Arnold: Yeah. In fact, by the time you're listening to this podcast, that event is probably already on our website.

Nicole: Maybe. You never can tell. It's true and we don't have a preview for next week, cause we forgot to write one. We also dunno what we're doing. It's likely going to be another interview podcast, cause those are easy for me to put together. But, you know, stay tuned for a surprise podcast next week. Until then, I'm Nicole Meldahl.

Arnold: I'm Arnold Woods.

Nicole: And this has been another episode of Outside Lands San Francisco. Thanks for being with us history friends

Ian: Outside Lands San Francisco is recorded by Ian Hadley. Content creation and media production at ihadley.com.

Nicole: To learn more about the Western Neighborhoods Project and more on San Francisco history, go to Outsidelands.org. You can also find us on social media at Facebook, which is outsidelands with an S, at Twitter, which is outsidelandz with a Z, and on Instagram, which is outsidelandz, also with a Z. And check out our historic San Francisco images website at OpenSFHistory.org.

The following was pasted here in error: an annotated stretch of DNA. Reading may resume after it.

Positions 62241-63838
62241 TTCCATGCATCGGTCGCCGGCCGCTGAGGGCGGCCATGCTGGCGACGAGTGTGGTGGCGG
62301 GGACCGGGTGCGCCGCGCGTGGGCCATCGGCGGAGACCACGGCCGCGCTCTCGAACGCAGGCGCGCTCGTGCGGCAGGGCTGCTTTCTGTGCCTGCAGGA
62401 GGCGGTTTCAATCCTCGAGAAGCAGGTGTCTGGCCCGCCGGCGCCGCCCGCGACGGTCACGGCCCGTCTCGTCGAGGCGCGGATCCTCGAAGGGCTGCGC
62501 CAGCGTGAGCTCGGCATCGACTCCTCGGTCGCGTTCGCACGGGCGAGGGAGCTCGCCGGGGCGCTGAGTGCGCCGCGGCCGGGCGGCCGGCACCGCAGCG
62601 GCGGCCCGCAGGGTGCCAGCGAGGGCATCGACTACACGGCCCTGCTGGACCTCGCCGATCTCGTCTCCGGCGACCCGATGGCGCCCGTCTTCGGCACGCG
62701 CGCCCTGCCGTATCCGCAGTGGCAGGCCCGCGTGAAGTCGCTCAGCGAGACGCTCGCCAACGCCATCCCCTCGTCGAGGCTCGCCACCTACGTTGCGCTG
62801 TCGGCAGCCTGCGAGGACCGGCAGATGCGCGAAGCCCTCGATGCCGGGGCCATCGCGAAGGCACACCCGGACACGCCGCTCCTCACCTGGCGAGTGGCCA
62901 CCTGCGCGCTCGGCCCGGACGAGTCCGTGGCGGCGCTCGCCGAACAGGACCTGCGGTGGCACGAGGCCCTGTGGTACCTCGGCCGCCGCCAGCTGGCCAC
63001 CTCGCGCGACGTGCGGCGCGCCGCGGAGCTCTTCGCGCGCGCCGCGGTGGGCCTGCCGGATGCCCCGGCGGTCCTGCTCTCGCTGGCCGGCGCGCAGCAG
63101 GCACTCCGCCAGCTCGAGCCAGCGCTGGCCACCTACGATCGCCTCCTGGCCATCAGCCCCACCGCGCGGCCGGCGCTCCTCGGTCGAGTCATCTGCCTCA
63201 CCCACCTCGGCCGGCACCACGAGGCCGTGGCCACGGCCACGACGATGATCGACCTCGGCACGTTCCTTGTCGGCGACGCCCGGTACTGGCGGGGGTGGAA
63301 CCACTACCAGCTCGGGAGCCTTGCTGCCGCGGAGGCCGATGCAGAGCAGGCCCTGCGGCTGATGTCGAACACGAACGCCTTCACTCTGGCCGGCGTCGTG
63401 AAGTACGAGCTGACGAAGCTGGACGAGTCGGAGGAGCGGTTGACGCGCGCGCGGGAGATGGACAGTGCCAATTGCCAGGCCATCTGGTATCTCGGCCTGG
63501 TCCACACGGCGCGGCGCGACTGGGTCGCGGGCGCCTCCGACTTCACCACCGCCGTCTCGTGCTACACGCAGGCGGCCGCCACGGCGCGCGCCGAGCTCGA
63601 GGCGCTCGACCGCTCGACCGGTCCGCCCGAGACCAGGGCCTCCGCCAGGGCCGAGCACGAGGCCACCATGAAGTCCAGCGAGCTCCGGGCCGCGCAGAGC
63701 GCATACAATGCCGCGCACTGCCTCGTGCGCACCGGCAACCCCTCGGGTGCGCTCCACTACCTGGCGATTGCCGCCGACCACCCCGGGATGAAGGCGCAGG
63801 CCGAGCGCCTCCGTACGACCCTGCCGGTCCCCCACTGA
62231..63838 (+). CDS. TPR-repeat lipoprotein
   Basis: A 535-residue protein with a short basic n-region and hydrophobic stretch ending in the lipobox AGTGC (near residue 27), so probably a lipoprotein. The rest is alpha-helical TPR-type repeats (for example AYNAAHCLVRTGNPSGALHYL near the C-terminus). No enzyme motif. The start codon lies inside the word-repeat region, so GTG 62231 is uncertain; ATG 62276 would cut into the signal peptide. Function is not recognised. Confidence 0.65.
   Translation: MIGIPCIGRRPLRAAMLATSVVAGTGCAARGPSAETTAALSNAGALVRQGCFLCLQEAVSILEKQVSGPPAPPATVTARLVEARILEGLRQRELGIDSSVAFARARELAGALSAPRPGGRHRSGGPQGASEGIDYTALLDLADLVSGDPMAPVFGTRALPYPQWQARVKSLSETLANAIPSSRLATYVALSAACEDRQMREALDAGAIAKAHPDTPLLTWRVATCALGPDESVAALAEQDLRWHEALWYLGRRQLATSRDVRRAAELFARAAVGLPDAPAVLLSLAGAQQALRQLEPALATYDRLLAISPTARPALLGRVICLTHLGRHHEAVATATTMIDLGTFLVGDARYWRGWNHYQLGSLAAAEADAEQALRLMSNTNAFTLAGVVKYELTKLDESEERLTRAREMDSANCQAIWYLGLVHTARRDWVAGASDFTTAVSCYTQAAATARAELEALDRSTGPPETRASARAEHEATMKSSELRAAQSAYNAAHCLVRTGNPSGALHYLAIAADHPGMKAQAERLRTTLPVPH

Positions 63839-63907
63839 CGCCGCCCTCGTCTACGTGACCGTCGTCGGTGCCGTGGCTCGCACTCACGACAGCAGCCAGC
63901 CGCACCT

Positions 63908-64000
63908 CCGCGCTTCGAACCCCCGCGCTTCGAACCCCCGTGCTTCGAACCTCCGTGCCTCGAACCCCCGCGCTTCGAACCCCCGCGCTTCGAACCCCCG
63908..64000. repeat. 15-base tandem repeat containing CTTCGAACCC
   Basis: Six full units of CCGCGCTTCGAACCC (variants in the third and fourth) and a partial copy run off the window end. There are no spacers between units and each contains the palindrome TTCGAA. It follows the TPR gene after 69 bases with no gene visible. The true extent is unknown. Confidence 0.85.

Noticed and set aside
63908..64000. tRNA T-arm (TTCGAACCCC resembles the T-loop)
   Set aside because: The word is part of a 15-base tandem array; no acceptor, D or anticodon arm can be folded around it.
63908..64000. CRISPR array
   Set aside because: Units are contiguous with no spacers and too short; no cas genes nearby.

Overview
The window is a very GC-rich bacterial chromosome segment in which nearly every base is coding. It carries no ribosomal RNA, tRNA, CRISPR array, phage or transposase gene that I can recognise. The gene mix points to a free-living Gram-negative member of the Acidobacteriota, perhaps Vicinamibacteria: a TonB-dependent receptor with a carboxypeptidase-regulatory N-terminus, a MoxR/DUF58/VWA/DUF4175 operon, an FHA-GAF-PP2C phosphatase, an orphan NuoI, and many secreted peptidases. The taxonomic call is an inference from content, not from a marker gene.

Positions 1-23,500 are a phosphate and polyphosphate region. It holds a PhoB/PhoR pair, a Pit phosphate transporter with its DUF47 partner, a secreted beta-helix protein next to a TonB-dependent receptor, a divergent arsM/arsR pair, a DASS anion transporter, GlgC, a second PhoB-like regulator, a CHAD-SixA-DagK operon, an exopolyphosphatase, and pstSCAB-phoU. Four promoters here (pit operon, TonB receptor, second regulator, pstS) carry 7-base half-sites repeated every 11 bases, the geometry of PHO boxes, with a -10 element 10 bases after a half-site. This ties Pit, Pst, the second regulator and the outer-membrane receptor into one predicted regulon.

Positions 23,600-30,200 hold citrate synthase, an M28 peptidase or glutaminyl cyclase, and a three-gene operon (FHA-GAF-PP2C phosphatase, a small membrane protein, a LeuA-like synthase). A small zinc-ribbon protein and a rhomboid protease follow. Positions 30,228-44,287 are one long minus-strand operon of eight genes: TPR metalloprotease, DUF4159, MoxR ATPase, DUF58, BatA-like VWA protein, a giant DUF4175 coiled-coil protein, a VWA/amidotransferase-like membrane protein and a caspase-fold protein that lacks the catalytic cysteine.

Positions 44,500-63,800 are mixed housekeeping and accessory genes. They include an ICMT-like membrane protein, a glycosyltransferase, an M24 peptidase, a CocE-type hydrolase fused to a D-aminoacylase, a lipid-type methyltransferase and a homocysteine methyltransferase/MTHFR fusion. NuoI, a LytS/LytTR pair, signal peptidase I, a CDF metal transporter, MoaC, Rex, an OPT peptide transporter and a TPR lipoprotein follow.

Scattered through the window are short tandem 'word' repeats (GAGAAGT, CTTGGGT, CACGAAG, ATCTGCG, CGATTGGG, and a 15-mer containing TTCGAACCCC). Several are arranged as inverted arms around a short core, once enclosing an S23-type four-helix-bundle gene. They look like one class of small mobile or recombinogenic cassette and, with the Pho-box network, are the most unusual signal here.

More Podcasts
  • Podcast # 434: Photographers Watkins and Taber

    When viewing images on OpenSFHistory.org, you may notice some of most memorable photos of early San Francisco are credited to either Carleton Watkins or Isaiah West Taber. As competitors, they photographed notable sites in the City, including the West Side, and have a surprising connection with one another. (Outside Lands San Francisco Podcast Jul 17, 2021)
  • Podcast # 372: Speedway Meadow and the Polo Fields (Classic Episode)

    If you've been to the Outside Lands Music Festival, then you know the Polo Fields and Speedway Meadow. These open spaces both have storied histories. This classic episode continues our celebration of the Park's 150th Anniversary. (Outside Lands San Francisco Podcast Apr 3, 2020)
All Podcasts...

The Outside Lands San Francisco podcast is also available as a subscription via iTunes and by RSS feed.

Save SF History